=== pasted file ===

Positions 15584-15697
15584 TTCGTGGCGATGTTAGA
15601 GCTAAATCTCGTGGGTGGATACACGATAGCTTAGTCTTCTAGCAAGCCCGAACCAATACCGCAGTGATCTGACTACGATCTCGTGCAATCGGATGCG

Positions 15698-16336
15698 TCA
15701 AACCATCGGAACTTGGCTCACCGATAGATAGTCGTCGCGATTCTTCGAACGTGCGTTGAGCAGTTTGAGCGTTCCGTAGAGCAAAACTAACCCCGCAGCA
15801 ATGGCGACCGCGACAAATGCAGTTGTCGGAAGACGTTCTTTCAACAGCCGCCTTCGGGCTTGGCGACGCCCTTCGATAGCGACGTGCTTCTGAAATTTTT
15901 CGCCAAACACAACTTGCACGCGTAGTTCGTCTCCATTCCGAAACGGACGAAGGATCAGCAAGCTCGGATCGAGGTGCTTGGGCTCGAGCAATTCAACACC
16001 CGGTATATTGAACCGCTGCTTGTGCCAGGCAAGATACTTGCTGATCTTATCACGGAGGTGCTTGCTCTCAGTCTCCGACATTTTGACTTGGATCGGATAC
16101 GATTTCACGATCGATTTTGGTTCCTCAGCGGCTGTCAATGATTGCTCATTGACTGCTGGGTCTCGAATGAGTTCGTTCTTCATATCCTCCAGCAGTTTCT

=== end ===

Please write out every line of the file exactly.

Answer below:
Positions 15584-15697
15584 TTCGTGGCGATGTTAGA
15601 GCTAAATCTCGTGGGTGGATACACGATAGCTTAGTCTTCTAGCAAGCCCGAACCAATACCGCAGTGATCTGACTACGATCTCGTGCAATCGGATGCG

Positions 15698-16336
15698 TCA
15701 AACCATCGGAACTTGGCTCACCGATAGATAGTCGTCGCGATTCTTCGAACGTGCGTTGAGCAGTTTGAGCGTTCCGTAGAGCAAAACTAACCCCGCAGCA
15801 ATGGCGACCGCGACAAATGCAGTTGTCGGAAGACGTTCTTTCAACAGCCGCCTTCGGGCTTGGCGACGCCCTTCGATAGCGACGTGCTTCTGAAATTTTT
15901 CGCCAAACACAACTTGCACGCGTAGTTCGTCTCCATTCCGAAACGGACGAAGGATCAGCAAGCTCGGATCGAGGTGCTTGGGCTCGAGCAATTCAACACC
16001 CGGTATATTGAACCGCTGCTTGTGCCAGGCAAGATACTTGCTGATCTTATCACGGAGGTGCTTGCTCTCAGTCTCCGACATTTTGACTTGGATCGGATAC
16101 GATTTCACGATCGATTTTGGTTCCTCAGCGGCTGTCAATGATTGCTCATTGACTGCTGGGTCTCGAATGAGTTCGTTCTTCATATCCTCCAGCAGTTTCT